• Kraken IPO: American cryptocurrency exchange Kraken is expected to debut its shares on the stock market in 2024, with the company currently seeking to raise more than $100m in a pre-IPO funding round.

  • Monzo IPO: British online bank Monzo may join the fleet of UK tech companies to debut on the stock market in 2024. The unicorn start-up was valued at $5bn after a fundraising round in March 2024.

  • Revolut IPO: Revolut is touted as the UK’s biggest fintech company with a valuation of over £24bn, and could debut on the stock market at some point in 2024.

  • Shein: Fast fashion retailer Shein​, valued at $66bn in a fundraising round in 2023, filed papers with the Financial Conduct Authority in June 2024, opening the door for a potential London listing this year.

  • Skims: Founded in 2019, Kim Kardashian’s shapewear brand secured a $270m funding round that valued it at $4bn, and is reportedly exploring an IPO for some time in 2024.

  • Starling Bank IPO: British digital challenger bank Starling has grown its customer base to more than 3.6m. It even became profitable during the Covid-19 pandemic and the company shows no signs of slowing down as digital banking continues to grow. It's expected to debut on the LSE in 2024.

  • Starlink IPO: Elon Musk's satellite constellation is due to IPO as a spin-off from parent company SpaceX, although it is unknown when the company plans to do this, as Musk is looking for "more predictable cash flows" first. The company is reportedly preparing a tender offer that would value it at $210bn, which would make Starlink the most valuable privately-held US company.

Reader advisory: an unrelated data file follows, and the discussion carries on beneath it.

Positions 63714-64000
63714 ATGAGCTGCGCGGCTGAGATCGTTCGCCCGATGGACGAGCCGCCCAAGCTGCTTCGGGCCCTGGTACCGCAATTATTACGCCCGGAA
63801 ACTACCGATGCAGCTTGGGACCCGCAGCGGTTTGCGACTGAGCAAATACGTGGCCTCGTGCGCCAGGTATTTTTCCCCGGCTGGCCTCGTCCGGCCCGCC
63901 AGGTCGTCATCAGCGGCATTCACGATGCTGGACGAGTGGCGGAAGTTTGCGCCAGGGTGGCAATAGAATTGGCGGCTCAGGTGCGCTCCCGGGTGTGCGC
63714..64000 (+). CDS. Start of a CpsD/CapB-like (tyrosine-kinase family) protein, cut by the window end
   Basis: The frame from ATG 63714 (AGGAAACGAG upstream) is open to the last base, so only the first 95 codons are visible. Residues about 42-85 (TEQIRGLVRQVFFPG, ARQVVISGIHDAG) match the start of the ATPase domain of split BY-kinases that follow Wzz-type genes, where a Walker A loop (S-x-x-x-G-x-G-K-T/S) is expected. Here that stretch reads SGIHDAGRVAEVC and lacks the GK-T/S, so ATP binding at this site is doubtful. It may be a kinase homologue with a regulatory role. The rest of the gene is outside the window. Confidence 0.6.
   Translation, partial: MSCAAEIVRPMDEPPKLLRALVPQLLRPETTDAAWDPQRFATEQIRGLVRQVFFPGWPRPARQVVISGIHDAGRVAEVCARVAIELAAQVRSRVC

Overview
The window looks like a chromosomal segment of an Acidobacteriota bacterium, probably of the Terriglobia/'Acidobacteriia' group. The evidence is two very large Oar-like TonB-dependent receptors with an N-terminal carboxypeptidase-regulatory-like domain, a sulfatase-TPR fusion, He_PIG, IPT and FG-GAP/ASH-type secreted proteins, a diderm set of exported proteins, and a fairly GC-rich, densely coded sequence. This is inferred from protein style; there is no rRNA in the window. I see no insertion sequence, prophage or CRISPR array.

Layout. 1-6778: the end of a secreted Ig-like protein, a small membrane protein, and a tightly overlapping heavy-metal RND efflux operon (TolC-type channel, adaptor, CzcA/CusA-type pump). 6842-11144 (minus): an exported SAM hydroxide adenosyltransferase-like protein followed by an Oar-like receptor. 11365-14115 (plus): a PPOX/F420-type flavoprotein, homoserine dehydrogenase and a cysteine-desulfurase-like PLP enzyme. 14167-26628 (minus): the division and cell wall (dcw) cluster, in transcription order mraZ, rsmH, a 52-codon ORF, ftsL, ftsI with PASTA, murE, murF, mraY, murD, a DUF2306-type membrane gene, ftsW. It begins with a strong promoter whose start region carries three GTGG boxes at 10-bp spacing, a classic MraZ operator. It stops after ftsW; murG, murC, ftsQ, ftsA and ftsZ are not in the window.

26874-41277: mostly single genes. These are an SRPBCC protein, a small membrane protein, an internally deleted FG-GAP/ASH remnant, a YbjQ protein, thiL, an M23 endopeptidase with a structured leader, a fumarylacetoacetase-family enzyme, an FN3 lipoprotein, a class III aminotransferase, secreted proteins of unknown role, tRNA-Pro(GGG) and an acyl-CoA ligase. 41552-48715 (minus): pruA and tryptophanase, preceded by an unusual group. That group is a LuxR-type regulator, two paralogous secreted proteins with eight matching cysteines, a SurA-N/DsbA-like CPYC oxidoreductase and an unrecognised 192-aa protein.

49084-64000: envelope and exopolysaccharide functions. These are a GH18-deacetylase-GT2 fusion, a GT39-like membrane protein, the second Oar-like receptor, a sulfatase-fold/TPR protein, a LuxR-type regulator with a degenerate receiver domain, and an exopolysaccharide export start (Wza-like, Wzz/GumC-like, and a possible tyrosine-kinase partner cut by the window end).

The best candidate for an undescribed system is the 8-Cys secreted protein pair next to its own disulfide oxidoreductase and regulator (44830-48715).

• Stripe IPO: Digital payments provider Stripe is backed by Elon Musk and serves clients such as Google, Amazon and Zoom, and it has been hailed as one of the world's most valuable start-ups. It was last valued at $65bn in a fundraising round in February 2024.

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Recent IPOs

  • Porsche IPO​: German luxury sports car manufacturer Porsche debuted on the Frankfurt Stock Exchange in September 2022, parting ways with majority shareholders and parent companies Porsche SE and Volkswagen Group, who listed around 25% of the stock in total. It was Europe's largest ever IPO with a valuation of €78bn and share price of €82.50. More on our Porsche share price​​.

  • Polestar IPO: Swedish EV manufacturer Polestar, which is a part of the Volvo and Geely group, merged with SPAC Gores Guggenheim at the end of June 2022. The SPAC raised $800m in a fundraising round in May 2021 and upon debut on the Nasdaq exchange, Polestar was valued at over $20bn, given the rising trend in clean energy and sustainability. More on our Polestar share price.

  • Nubank IPO: Brazilian neo-bank Nubank listed on the New York Stock Exchange in December 2021. The company's shares began trading at over $11 apiece, giving it a valuation of almost $50bn. This is an even larger valuation than its main rival in Brazil, financial services company Itaú Unibanco. More on our Nu Holdings share price.